My parents are fifty years older than I am. Being raised by grandparents gave me a different perspective on life than many people my age. We were also poor so that helped too. My life was surrounded by olden-day things. We lived off our small town yard. We grew produce and bought meat and eggs from local farmers. Sometimes a friend would even stop by and give us fresh cows milk. Our life was simple and all I ever heard about was how my parents lived – travelling by horse to school, out plowing fields at the age of ten, Grandma making and selling butter to the hospital, and so on. This simple life became part of me.
As a mom struggling to balance work and home-life I often wondered how my grandmothers raised their children among all the farm errands that needed to be done. They were poor, lived off the land and did not have the conveniences I have. Despite all my conveniences I’m lucky if I get the dishes washed once a day let alone vacuum, do laundry, clean the bathrooms, run errands in the city and make a meal from scratch.
My grandmother looking stylish as she helps out around the yard.
How did they manage to feed the farm animals, shave the sheep, pick eggs, make their own butter, milk the cows, sew their own cloths, spin wool, haul water, manage sop pails and still play with their kids? Did they play with their kids? How did they do it?
My great-grandmother spinning.
It is more than just the housework and running around. My uncles and aunts learned musical instruments, they built things, they were innovators. They used their minds and created what they needed. They built barns, boats, houses and were even known to build their own musical instruments. How did they do this with all the other stuff going on?
Since so much of my childhood encompassed topics of the olden times, before there were telephone lines and a road from Rose Valley to Wadena, I viewed life from the lens of the 1920s. I wanted a simple life, with natural toys, homemade food and to be in a rural community surrounded by nature. There was something inside me that really valued being a mom and a homemaker but it seemed so hard.
Slides were not as common back then as they are today.
More childhood fun. Why not try to stand on a sheep’s back? Crazy kid:)
Who thinks to do that now-a-days? Do kids use their imagination in this way?
My little girl was two years old when I first put her on the bus. It felt wrong to me but I had no idea how to parent her so it seem best that I sent her off to people who would know and give her what she needs. Surely others could do it if I couldn’t right? I discovered Waldorf the summer after my daughter’s first year of pre-kindergarten. It was purely by chance. One of those Google searches that skittered off in a different direction and our life has never been the same since.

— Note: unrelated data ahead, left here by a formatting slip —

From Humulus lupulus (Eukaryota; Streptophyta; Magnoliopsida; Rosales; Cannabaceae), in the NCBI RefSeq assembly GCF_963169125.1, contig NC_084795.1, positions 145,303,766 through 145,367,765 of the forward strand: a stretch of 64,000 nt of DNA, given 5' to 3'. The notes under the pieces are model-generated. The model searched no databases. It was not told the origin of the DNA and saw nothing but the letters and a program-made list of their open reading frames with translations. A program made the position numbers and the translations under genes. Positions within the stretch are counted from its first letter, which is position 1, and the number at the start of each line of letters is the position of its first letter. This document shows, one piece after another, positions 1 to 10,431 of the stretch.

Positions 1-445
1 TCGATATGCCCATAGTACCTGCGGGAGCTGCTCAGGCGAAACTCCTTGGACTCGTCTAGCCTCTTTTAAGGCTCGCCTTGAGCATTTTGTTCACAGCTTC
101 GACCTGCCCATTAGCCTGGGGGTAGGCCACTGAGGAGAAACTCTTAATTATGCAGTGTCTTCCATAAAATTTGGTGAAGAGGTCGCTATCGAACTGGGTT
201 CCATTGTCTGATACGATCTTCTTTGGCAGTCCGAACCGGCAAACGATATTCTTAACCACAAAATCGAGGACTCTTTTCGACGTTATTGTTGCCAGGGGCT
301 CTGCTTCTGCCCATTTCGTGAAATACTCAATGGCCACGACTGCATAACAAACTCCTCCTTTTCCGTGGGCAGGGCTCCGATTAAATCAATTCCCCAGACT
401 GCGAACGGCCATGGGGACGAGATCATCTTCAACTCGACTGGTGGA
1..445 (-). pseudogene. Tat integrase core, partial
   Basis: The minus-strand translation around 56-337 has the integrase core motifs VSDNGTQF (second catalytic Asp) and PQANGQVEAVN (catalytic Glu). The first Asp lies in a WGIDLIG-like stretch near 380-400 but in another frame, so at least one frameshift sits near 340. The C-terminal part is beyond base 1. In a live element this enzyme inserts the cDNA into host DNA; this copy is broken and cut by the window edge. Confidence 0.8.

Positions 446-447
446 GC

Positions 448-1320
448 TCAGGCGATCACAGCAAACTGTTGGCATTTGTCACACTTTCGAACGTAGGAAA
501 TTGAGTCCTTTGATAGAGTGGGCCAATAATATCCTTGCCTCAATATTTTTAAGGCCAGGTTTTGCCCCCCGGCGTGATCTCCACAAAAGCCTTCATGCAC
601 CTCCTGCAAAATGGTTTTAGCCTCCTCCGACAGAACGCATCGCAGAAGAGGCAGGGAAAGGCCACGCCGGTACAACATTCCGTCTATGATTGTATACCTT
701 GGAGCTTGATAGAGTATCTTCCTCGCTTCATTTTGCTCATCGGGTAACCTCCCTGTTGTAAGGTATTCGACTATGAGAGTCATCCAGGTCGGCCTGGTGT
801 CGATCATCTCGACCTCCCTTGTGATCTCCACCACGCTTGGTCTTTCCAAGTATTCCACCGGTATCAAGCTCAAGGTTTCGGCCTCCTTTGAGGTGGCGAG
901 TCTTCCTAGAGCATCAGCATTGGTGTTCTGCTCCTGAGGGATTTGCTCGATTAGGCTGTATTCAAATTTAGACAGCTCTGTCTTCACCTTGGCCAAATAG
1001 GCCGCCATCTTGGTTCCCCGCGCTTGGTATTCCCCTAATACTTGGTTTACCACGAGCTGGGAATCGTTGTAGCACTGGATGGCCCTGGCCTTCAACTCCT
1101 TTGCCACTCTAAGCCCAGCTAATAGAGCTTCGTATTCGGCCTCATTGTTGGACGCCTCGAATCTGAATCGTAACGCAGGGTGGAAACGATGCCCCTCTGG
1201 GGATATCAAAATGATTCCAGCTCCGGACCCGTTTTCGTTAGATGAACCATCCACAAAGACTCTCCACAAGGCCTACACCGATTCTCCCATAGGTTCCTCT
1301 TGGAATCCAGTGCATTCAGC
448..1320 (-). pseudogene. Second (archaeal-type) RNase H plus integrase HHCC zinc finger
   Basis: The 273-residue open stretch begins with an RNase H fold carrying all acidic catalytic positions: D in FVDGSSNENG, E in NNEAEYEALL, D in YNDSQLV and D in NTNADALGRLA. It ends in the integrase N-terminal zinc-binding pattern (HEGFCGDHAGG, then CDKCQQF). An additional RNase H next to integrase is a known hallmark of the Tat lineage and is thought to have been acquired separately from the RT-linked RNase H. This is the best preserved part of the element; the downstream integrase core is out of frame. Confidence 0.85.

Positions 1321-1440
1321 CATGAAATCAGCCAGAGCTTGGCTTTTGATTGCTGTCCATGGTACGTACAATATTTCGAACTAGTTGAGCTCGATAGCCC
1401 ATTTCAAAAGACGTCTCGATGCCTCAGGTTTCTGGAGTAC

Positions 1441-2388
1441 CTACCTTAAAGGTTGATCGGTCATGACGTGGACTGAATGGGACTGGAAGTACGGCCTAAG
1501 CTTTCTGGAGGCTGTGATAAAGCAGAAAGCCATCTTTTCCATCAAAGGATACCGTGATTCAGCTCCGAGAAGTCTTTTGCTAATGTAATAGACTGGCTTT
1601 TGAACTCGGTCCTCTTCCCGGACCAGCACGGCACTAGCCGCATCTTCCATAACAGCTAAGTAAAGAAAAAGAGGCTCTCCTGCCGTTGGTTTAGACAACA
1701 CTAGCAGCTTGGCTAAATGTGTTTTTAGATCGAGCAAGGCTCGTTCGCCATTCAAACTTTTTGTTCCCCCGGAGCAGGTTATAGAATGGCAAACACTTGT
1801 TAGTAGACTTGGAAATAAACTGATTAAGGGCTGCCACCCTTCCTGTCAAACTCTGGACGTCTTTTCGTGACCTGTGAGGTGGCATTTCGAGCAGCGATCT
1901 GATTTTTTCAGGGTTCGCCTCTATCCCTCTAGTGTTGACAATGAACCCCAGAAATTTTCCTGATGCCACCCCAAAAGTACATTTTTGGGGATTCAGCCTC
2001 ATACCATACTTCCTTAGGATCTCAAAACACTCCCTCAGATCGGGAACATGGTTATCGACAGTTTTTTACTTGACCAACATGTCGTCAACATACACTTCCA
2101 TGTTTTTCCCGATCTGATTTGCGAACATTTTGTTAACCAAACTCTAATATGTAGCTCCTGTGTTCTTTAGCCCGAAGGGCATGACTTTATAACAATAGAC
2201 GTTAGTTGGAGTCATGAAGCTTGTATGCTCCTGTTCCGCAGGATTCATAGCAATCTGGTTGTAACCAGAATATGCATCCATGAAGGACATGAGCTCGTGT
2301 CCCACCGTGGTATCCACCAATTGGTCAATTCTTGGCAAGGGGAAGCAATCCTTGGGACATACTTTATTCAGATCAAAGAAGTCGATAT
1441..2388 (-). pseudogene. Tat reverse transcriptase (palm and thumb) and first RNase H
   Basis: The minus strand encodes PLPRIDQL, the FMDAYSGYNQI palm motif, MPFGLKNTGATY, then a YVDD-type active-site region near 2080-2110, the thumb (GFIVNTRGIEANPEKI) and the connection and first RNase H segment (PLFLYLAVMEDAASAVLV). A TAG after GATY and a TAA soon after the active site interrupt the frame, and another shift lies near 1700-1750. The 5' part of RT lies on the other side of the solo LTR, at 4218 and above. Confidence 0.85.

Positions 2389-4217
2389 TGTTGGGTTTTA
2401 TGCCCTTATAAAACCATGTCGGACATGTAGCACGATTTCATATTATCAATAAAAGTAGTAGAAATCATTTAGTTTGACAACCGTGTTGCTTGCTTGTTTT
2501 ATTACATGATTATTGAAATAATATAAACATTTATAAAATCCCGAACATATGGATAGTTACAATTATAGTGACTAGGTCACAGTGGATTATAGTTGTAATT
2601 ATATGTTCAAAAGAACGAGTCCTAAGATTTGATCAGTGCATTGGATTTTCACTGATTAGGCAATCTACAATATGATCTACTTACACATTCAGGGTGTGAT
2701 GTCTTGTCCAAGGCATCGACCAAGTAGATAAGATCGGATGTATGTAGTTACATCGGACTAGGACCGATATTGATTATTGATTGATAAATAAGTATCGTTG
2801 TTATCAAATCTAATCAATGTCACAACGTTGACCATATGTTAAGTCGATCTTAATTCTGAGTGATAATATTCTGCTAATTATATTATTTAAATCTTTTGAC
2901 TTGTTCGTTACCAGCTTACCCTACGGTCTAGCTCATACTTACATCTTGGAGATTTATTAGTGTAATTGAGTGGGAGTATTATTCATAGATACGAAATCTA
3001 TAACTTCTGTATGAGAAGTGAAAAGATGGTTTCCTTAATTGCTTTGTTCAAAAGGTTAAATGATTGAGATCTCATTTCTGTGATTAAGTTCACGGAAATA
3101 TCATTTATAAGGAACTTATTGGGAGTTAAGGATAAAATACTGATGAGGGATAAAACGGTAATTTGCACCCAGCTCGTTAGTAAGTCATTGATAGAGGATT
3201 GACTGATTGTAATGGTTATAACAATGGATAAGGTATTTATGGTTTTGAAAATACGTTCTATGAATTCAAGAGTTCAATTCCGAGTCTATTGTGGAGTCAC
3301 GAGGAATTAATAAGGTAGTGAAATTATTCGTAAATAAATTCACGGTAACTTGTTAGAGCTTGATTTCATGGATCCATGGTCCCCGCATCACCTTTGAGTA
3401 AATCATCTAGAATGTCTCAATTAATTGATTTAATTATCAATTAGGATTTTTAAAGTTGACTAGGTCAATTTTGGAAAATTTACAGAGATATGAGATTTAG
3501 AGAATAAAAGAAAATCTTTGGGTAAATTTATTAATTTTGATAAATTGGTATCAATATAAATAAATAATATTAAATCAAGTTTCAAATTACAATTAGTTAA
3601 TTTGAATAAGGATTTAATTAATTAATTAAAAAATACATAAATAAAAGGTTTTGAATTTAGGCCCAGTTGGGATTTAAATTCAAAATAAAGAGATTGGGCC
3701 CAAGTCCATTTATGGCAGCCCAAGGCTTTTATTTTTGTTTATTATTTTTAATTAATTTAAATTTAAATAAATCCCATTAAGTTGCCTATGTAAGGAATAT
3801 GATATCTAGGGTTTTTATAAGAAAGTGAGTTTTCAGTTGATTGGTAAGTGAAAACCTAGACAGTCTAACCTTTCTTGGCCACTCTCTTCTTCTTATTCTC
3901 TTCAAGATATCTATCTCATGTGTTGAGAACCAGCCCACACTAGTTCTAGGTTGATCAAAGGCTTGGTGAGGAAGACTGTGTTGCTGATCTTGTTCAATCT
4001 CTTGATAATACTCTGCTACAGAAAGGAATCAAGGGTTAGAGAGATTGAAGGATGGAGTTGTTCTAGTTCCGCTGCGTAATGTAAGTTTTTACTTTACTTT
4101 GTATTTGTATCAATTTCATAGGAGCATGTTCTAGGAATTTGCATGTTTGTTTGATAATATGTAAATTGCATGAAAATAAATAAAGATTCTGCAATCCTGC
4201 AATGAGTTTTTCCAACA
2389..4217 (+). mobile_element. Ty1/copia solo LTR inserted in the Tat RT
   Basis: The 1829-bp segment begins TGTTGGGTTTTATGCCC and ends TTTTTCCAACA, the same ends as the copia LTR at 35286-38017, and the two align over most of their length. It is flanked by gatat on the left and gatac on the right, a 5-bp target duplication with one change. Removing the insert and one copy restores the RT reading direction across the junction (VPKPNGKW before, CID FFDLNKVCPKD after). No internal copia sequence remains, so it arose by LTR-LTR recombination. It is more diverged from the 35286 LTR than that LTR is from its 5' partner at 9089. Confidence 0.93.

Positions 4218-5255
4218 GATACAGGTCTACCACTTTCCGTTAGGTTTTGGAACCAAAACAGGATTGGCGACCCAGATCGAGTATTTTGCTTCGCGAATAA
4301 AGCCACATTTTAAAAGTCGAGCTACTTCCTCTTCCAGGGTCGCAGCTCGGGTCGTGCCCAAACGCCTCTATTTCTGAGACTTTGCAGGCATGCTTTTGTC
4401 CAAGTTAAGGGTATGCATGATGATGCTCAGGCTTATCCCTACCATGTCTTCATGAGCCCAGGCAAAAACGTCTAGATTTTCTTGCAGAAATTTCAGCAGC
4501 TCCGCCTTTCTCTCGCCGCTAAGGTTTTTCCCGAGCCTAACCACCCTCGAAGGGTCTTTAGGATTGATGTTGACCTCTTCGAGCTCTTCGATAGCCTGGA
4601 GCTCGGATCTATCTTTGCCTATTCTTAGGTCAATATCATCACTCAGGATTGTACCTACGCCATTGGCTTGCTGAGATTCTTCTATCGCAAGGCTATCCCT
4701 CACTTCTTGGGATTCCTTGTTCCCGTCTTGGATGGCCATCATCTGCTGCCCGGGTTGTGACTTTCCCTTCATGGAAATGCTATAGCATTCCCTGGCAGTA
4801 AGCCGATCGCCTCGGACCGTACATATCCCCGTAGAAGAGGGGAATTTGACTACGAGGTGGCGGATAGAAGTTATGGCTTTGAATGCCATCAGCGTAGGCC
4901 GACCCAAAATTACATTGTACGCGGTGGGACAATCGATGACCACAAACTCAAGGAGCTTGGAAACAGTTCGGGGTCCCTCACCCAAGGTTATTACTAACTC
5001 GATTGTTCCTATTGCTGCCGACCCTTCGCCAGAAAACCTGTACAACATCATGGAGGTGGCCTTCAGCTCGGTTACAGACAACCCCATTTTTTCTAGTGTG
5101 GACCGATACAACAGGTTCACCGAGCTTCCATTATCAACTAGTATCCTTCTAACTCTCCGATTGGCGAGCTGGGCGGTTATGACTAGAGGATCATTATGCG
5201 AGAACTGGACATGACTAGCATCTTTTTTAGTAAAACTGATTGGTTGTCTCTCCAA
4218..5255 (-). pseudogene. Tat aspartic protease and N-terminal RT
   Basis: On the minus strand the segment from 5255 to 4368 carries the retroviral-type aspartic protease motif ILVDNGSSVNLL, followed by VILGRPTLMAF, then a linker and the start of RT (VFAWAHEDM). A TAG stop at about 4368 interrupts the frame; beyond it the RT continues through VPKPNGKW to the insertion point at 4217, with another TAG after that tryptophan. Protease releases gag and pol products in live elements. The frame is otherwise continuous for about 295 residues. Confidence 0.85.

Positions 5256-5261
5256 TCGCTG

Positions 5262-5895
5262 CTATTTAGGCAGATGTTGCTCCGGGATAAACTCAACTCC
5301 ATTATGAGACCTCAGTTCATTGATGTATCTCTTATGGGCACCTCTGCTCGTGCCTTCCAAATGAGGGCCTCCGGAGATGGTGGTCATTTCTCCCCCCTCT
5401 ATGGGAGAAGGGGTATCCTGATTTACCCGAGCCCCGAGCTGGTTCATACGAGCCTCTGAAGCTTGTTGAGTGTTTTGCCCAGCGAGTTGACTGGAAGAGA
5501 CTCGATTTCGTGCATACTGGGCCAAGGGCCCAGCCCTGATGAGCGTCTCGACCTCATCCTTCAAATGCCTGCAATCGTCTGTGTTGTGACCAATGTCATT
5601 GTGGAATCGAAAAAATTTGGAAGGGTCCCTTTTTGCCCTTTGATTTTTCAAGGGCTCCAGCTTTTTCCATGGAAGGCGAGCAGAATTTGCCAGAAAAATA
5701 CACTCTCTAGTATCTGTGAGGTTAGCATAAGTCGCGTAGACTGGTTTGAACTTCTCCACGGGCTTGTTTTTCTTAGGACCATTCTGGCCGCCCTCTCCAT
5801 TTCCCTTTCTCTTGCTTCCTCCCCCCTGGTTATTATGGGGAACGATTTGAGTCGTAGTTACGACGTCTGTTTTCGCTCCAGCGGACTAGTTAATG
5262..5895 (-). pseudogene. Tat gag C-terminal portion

I didn’t realize how dried-up I was inside. I was cracking from a lack of moisture/spirituality/awareness/understanding and I had no idea. I accepted my life the way it was. Once Waldorf entered my life I literally felt like dark, moist, rich soil – fluffy, light and full. Anything could grow in me.
As I read Waldorf material and learned about olden-day-things like the rhythm of the days, week, month and year. For example, Sunday was church, Monday was wash-day, Tuesday was bread-day. Or in terms of the year: winter you planned your garden; spring you planted; summer you relaxed and let things grow; and late summer and fall were harvesting times. I began to relate to how my ancestors lived off the land and wanted to incorporate more nature into our lives. I learned how they found balance in the natural rhythm of nature and their lives. My mom used to tell me that my grandfather would say there would be six snowstorms after the crows arrived. Where has our attachment to nature gone in the last 100 years?
When we had our little girl we asked family and friends to only give her natural toys. This failed. We struggle to find any. Waldorf open my eyes to what toys are and how making them in the home not only helps your child develop mentally and physically but also creates a rhythm and harmony inside the home.
The biggest item I learned that summer was the breathing-in and breathing-out in a day. I noticed how Teela would play on her own a lot in the morning but come lunch time she needed more of my attention. Later afternoon I could leave her to play on her own and we come together again around supper time.
She breathes in when she plays on her own. Her wanting to be with me, interacting with someone or nature, is breathing out. We need to balance this throughout the day. When your kids have watched TV too long and are rowdy in the basement you kick them outside. They have been breathing in for too long. They need to breathe out.
Once I started to be aware of what Waldorf pointed out to me I noticed how this new awareness benefited her and I. My confidence grew as a parent. I could be a mother to her. I was beginning to build an awareness of how I could be her parent verses parent her.
One year later we are still practicing. Learning to be alive after being a zombie for more than thirty years of my life takes time. Slowly we are improving and adding more and more Waldorf theories to our lives. Our parent-child relationship has blossomed. This isn’t to say that we’re not still figuring things out.
Waldorf taught me how to be a mother, wife, and myself. It taught me to trust my intuition and be aware of nature. It brought traditions, rhythm, love, and patience into our home. All of these things which were part of daily life for my grandmothers and great grandmothers. Whenever I hear a parent say that they could never be home all day with their children and that they wouldn’t know what to do with their kids or their kids would drive them crazy, I think to myself, they don’t know themselves. They don’t know all that they can be. This is what Waldorf teaches you – it gives you tools to see the world in front of you and within.